The Chants are Wrong, but so is the Bill

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The football was not great, but
that is not why Rangers’ 3-1 victory will be forgotten in terms of action on
the pitch. I had to hope to write about a third superb performance in a row, a
sign that this Rangers side had absolutely grasped the league with conviction
and were now strolling towards an (ultimately worthless) Third Division title.
Unfortunately the ugly nonsense off the pitch will gain many more headlines
than it deserves and is a sure sign of the ridiculous backwards and
hypocritical nature of both Scottish law, and Scottish football.
Before I go any further, in no
way do I condone singing about no Popes of Rome, nor do I endorse being up to
our knees in fenian blood or the like. They are songs which represent an ugly
underbelly which has stained the Rangers support for a very long time. The
concepts within them are violent, they are prejudicial, and they are
unacceptable.
They have no place at a football
match, even if those singing them do not ‘mean’ them literally. I doubt any
supporter leaving Shielfield
Park genuinely desired to
kick the head in of Catholics or indeed Celtic fans but merely expressing said
desire, even in ‘jest’ and in the emotional heat of the moment in a football
match, is still unacceptable in this day and age.
These are genuine issues and they
are not going away. No true Rangers fan genuinely condones the content of the
songs, even if most have sung them. However, the paradox within Scottish law is
leaving one group persecuted while others roam about their business immune to
prosecution.
It is clear that at other grounds
in Scottish football, unsavoury songs and chants are generated by various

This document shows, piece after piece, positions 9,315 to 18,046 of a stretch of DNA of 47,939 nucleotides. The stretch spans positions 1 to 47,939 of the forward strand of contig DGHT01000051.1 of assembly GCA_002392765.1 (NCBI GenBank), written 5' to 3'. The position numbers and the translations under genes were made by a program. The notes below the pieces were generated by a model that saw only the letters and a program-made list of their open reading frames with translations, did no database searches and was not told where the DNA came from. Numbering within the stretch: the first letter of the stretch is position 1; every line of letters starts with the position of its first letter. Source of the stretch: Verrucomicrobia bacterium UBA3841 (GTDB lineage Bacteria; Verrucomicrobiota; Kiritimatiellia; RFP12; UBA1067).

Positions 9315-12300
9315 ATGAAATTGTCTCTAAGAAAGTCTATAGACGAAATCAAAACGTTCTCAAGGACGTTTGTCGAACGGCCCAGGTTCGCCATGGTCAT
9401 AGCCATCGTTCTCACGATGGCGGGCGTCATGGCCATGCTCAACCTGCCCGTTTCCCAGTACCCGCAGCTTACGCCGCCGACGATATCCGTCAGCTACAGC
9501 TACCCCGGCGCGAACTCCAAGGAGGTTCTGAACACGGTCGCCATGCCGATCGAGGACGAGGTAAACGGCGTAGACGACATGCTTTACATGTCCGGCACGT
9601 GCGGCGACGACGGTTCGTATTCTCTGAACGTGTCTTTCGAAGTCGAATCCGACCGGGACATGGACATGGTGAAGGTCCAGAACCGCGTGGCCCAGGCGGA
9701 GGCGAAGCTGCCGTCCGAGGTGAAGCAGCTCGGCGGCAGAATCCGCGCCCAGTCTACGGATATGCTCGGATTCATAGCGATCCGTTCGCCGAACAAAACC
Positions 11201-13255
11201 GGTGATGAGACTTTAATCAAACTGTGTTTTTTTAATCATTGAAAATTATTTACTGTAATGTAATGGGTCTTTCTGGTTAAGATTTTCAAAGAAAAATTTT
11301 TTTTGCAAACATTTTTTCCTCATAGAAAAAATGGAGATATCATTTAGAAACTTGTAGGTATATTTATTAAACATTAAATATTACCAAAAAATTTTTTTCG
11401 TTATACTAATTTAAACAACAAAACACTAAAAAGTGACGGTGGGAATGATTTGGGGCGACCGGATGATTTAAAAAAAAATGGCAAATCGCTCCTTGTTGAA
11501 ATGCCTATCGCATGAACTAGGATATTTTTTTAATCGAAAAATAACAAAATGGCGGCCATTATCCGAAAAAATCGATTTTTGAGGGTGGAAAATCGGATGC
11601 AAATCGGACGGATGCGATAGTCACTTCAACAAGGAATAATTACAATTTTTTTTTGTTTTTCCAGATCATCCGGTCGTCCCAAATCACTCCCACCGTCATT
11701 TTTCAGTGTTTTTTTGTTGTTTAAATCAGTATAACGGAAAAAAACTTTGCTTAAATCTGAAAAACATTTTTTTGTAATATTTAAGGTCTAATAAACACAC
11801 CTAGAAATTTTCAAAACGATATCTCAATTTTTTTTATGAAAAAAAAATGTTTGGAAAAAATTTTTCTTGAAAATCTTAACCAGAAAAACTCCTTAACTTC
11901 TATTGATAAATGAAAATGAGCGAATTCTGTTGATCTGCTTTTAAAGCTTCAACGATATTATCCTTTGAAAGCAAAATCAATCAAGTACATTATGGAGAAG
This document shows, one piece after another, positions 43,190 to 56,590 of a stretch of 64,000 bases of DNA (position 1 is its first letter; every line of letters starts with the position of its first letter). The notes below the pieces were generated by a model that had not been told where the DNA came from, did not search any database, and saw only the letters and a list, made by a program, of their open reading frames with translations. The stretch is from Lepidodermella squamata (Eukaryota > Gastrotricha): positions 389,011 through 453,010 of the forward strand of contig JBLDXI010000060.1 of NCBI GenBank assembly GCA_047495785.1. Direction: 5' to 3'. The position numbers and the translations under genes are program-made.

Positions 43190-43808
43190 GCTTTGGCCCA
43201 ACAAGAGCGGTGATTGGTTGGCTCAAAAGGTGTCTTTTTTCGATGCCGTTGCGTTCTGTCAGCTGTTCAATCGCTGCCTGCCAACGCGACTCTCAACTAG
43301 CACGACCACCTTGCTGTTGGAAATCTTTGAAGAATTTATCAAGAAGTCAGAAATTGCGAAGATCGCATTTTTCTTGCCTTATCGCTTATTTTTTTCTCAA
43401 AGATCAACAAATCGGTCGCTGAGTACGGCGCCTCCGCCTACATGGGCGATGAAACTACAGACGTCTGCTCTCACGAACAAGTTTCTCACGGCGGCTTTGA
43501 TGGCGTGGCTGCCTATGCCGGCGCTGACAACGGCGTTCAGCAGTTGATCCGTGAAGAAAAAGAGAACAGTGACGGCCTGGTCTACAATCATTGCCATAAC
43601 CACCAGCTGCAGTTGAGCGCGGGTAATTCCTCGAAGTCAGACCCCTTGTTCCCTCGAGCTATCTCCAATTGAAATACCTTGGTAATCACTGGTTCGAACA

supporters. It ranges from wishing ailing ex-players of opposition teams to
die, to glorification of terrorism, to, indeed, similar songs as Rangers fans
but without the same punishment.
This is by no means justifying
what Rangers fans sang at Berwick. It was out of order and requires action and
legal consequences. But so do all other vile chants emanating around Scotland. Is
glorifying the acts of terrorists in Northern Ireland genuinely viewed
as far less distasteful than glorifying the acts of a Protestant gang?
The Offensive Behaviour at
Football Bill enacted in February last year covers, among other things:
            “Expressing or inciting religious,
racial or other forms of hatred”
Unfortunately nowhere in its
lexicon does it include promotion of violent murderous groups. Nor are chants
about revelling in ex-players’ deaths covered in any way – in fact looking at
the bill there is no specific offence mentioned, except religious hatred.
Anything else is dismissed as ‘other forms of hatred’ or is in actual fact
entirely acceptable!
            ” The offence
will NOT: Restrict freedom of speech including the right to criticise or
comment on religion or non-religious beliefs, even in harsh terms.”
In blunt terms, glorifying
terrorism, promoting death, and even trivialising the sufferering of child
abuse – none of these are covered. Even blunter? This bill only gives a damn
about sectarianism and religious hate – both disgraceful stains on the fabric
of Scottish society but they are not the only thing sung by fans around the
country. And yet ridiculously anything which is not religious is simply
regarded as a ‘view’ and justified ‘freedom of speech’ – no matter how vile its
intent is.
The bill is a joke, a fabricated
bandwagon apparently designed to give Salmond and his SNP crew more votes. It
seems to pick purely on Rangers and select chants. Which is not to justify
them, but to nitpick at the ridiculous hypocrisy within this bill and Holyrood
which ignores other equally despicable chants. Or, indeed, deems them
acceptable within the law.
This badly requires a rethink –
all offensive chants which demonise or target groups or promote those who have
no place in a football ground should be outlawed.
Not just the easy targets.